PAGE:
The influence of radical ideologues also proved too strong for former detainee Muhammad Fadil Abdul Hamid, 27, who was re-detained in April last year. He had previously been detained from 2010 to 2012 for planning to take up arms in Afghanistan, and was out on an RO.
While he made some progress reintegrating into society, he became drawn to radical online material again, including the teachings of ideologues like Al-Awlaki, and planned to join militants in Syria.
RADICAL RADIO STATION
While the Internet has been a common link in all the cases, four individuals dealt with in August last year had a common thread: Radio Hang, a Batam-based religious radio station with a salafi orientation - one which believes Muslims should live the same way the earliest Muslims did in the 7th century.
Car washer Rosli Hamzah, 50, began listening to Radio Hang in 2009, and in 2014, was introduced to ISIS material through social media contacts sharing his religious orientation. He was keen to travel to Syria to fight for ISIS and shared its radical content on social media, and was detained.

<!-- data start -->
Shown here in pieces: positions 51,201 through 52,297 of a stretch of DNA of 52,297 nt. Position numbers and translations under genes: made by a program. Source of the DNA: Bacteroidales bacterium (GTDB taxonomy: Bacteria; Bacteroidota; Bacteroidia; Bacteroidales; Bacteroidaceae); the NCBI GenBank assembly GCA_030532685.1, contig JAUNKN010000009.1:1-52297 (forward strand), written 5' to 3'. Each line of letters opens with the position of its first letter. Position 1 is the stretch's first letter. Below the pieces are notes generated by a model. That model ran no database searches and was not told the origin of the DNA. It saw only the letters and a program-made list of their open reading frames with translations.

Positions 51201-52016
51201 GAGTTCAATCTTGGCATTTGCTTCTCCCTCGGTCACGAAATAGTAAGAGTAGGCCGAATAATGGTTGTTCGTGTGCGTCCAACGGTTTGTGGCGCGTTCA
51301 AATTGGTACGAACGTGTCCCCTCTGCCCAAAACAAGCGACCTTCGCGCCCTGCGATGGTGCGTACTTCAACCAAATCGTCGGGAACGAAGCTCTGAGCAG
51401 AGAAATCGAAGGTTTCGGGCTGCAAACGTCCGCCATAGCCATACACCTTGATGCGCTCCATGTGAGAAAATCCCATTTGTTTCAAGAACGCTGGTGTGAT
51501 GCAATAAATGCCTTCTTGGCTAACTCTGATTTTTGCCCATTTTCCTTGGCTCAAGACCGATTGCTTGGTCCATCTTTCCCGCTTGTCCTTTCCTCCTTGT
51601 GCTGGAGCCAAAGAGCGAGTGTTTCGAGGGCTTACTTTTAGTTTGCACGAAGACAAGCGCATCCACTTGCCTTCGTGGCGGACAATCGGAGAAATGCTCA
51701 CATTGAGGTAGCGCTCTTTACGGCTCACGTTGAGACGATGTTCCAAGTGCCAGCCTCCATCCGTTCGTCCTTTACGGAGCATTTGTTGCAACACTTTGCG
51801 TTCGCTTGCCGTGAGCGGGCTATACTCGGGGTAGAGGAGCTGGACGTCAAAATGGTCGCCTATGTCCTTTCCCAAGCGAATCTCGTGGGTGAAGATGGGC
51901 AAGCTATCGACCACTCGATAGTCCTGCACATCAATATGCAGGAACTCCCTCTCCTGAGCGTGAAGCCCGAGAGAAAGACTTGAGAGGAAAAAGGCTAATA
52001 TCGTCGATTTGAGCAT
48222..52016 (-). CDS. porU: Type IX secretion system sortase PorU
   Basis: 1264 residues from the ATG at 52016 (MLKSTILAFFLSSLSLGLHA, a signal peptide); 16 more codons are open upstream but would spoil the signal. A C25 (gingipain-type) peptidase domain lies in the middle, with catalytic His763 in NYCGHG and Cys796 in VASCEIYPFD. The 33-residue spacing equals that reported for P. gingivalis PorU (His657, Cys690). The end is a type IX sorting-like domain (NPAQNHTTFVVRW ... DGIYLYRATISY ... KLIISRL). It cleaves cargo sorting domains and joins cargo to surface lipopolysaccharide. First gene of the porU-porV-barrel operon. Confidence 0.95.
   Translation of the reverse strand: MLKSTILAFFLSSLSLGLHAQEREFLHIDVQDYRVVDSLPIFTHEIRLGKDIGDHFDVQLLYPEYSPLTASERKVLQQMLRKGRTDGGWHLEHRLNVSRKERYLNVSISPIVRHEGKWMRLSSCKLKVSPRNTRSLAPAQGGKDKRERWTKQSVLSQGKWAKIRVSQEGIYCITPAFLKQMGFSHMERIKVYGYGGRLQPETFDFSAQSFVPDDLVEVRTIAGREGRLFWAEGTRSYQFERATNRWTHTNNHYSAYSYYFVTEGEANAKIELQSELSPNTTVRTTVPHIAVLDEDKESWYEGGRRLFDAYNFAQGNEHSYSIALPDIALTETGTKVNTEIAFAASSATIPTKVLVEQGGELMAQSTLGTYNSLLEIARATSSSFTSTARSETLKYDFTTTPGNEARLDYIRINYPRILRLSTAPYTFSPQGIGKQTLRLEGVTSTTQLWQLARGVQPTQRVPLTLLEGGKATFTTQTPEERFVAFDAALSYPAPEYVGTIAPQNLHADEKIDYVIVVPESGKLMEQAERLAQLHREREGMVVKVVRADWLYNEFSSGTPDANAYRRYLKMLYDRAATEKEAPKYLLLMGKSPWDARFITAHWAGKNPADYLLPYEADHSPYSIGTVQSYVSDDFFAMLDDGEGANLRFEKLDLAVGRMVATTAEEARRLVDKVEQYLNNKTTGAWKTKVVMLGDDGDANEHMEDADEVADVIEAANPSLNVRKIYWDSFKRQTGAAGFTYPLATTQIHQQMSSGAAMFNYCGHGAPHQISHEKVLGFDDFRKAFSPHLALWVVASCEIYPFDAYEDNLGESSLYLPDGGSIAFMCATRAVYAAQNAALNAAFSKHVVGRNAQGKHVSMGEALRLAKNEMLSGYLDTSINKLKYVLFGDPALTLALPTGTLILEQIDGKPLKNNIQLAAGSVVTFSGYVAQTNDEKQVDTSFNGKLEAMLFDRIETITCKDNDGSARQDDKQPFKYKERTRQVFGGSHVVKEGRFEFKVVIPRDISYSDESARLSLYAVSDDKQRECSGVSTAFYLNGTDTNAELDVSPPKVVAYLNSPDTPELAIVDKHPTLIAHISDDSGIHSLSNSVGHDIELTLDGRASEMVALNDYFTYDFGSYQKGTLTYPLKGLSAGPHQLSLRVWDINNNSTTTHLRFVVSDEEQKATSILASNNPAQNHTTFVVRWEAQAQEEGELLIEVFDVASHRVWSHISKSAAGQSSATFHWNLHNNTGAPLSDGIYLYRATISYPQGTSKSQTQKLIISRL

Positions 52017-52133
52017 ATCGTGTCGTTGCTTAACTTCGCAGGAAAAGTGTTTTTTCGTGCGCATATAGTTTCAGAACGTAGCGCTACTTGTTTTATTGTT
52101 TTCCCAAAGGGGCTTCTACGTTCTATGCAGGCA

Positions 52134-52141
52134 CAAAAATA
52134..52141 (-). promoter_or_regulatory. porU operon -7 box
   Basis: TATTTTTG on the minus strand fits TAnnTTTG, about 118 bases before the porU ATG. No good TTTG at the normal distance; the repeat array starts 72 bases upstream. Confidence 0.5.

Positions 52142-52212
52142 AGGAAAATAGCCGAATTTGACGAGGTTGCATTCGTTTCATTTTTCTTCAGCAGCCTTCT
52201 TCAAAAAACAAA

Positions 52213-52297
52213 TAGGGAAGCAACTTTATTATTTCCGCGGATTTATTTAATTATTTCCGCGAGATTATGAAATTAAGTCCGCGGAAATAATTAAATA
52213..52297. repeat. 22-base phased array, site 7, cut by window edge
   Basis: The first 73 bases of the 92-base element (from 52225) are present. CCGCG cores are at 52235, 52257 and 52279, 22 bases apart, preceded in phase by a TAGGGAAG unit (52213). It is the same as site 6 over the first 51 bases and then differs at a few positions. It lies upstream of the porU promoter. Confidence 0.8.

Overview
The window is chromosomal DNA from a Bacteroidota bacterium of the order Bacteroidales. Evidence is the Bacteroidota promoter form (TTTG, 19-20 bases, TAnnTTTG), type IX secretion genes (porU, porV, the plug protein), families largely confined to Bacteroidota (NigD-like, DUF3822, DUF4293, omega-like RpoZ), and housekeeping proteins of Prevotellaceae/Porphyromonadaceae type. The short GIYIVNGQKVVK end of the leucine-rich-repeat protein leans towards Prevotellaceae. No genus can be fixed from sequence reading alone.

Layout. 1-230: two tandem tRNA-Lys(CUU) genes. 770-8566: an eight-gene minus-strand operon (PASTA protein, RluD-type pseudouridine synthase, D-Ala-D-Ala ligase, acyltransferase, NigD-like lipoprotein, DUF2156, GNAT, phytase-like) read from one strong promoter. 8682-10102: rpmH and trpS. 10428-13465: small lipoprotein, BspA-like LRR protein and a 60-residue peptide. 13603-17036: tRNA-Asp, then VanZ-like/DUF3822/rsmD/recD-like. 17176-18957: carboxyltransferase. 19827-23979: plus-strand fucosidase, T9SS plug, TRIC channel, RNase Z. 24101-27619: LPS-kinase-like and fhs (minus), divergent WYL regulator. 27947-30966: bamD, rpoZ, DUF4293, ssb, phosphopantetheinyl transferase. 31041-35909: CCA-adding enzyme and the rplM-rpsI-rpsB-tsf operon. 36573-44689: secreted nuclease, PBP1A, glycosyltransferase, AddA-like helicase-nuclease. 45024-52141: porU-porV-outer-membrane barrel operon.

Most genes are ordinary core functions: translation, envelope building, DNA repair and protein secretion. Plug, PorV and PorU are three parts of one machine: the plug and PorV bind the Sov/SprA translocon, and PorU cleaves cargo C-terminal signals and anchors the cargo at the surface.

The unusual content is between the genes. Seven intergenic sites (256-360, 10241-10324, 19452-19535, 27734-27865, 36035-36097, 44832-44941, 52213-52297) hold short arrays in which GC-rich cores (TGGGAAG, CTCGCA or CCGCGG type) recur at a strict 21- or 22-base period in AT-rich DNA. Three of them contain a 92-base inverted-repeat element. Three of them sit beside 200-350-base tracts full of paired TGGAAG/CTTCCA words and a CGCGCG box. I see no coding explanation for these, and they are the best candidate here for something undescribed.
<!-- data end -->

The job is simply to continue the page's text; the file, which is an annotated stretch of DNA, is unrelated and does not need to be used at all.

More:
Waste truck driver Omar Mahadi, 33, begun listening to the station in 2010. He too imbibed ISIS ideology and made plans to travel to Syria with his wife, contacting a Syria-based South-east Asian fighter who was later killed in combat. Omar was detained, and his wife Dian Faezah, 34, and building technician Mohamad Reiney, 26, who is related to the couple by marriage, were placed on ROs.